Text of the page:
• Alternatively, β-cells can be produced by differentiation of stem cells.
  • For example, spontaneous differentiation of both mouse and human embryonic stem cells (ESCs) resulted in a small percentage of insulin-producing cells [Assady S. et al., 2001. Insulin production by human embryonic stem cells. Diabetes 50: 1691-1697; Soria B. et al., 2000. Insulin-secreting cells derived from embryonic stem cells normalize glycemia in streptozotocin-induced diabetic mice. Diabetes 49: 157-162]. However, these cells produced low amounts of insulin, as compared with β-cells, and their potential use in transplantation has met with ethical objections, as well as concerns regarding the risk of teratoma formation.
  • Other stem cells which can be used for generating β-cells are fetal and adult tissue stem cells.
  • For example, the epithelium of the pancreatic duct serves as a source of cells capable of islet neogenesis in the adult, and may constitute the pancreatic stem cells, from which normal renewal of islets occurs throughout life. However, the use of these cells as a source for generation of insulin-producing cells is limited by their low expansion capacity in tissue culture and slow differentiation rate into insulin-producing cells.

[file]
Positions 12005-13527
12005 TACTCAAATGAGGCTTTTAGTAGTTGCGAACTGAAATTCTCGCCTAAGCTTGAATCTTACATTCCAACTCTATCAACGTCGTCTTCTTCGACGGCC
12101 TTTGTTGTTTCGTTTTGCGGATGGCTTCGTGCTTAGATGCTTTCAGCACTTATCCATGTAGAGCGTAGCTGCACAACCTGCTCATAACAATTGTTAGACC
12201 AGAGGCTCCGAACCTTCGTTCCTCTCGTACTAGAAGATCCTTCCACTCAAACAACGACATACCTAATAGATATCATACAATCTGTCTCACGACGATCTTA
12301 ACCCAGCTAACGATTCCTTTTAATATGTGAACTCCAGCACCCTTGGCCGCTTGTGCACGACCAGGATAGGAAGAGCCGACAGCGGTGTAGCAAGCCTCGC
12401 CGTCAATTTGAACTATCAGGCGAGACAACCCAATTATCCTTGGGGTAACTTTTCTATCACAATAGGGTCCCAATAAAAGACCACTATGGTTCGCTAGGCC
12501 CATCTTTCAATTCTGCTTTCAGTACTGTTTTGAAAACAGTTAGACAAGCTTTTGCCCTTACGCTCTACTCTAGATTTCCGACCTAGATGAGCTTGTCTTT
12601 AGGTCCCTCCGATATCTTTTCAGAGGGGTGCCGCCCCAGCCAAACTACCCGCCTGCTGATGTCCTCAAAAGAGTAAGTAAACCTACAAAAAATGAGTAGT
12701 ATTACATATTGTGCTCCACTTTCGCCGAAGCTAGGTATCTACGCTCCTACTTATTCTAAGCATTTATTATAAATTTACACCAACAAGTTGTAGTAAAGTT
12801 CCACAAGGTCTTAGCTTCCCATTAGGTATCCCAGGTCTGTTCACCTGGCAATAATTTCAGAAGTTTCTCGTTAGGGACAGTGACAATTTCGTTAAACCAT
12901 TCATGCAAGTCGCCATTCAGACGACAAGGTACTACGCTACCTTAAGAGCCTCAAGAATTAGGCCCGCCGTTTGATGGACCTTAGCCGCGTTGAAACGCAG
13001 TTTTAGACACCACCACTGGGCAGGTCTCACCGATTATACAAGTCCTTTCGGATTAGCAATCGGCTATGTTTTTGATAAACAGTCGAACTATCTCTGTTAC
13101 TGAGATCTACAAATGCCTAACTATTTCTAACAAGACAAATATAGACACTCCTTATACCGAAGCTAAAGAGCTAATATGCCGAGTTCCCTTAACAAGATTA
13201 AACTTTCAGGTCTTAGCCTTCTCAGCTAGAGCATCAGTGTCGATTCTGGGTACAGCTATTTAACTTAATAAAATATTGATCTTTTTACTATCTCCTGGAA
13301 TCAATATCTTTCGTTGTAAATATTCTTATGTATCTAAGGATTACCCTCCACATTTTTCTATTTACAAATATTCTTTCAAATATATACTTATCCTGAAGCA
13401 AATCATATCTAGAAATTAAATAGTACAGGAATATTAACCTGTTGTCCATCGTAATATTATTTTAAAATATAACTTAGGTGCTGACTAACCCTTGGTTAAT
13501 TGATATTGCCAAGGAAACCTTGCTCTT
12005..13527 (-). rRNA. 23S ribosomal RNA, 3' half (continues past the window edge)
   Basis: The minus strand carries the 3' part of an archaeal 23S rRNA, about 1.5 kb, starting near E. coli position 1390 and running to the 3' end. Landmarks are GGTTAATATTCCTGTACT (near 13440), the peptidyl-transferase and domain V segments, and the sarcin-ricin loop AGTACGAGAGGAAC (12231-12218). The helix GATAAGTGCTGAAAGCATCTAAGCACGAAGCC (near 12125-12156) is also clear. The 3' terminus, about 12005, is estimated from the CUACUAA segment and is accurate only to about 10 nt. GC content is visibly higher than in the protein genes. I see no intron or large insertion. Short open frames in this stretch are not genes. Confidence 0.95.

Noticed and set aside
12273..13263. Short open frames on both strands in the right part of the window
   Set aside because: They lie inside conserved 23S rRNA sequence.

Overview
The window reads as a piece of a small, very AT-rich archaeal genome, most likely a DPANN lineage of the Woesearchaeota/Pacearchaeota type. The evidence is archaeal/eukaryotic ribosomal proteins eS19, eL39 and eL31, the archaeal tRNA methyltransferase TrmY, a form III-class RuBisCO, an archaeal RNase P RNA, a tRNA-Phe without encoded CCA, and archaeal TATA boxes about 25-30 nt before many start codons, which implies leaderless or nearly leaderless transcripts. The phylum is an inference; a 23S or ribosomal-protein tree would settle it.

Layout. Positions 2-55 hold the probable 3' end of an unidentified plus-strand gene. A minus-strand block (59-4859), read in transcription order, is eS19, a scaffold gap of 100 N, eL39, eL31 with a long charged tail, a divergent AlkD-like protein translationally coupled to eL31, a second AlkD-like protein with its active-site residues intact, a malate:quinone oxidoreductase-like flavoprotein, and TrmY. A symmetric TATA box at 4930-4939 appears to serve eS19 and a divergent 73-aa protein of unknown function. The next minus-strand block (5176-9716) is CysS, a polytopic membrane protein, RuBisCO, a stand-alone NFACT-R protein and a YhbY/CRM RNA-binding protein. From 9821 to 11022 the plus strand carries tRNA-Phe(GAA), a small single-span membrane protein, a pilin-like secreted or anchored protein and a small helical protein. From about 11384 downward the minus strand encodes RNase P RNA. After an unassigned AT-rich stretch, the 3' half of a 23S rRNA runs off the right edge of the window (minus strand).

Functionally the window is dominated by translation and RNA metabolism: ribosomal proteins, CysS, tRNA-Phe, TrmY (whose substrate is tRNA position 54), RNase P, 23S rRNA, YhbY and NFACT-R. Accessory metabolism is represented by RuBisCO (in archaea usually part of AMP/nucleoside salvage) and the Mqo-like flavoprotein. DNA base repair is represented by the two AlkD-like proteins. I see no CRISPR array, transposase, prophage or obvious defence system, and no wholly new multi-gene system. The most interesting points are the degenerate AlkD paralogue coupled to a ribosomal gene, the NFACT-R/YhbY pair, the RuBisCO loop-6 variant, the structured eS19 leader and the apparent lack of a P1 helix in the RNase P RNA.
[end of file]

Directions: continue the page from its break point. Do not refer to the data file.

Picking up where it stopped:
• Recent studies have shown that tissue stem cells are capable of reprogramming using dominant genes which activate a cascade of developmental events. Thus, mouse [Ferber S. et al. (2000). Pancreatic and duodenal homeobox gene 1 induces expression of insulin genes in liver and ameliorates streptozotocin-induced hyperglycemia Nat. Med. 6: 568-572] and Xenopus [Horb M E. Et al., (2003). Experimental conversion of liver to pancreas. Curr. Biol. 13: 105-115] liver cells, as well as rat enterocytes [Kojima H et al. (2002). Combined expression of pancreatic duodenal homeobox 1 and islet factor 1 induces immature enterocytes to produce insulin. Diabetes 51: 1398-1408] were shown to activate β-cell gene expression following the expression of pancreatic duodenal homeobox 1 (Pdx1), a homeobox factor which plays key roles in pancreas development and gene expression in mature β cells [Jonsson J. et al., (1994). Insulin-promoter-factor 1 is required for pancreas development in mice. Nature 371: 606-609].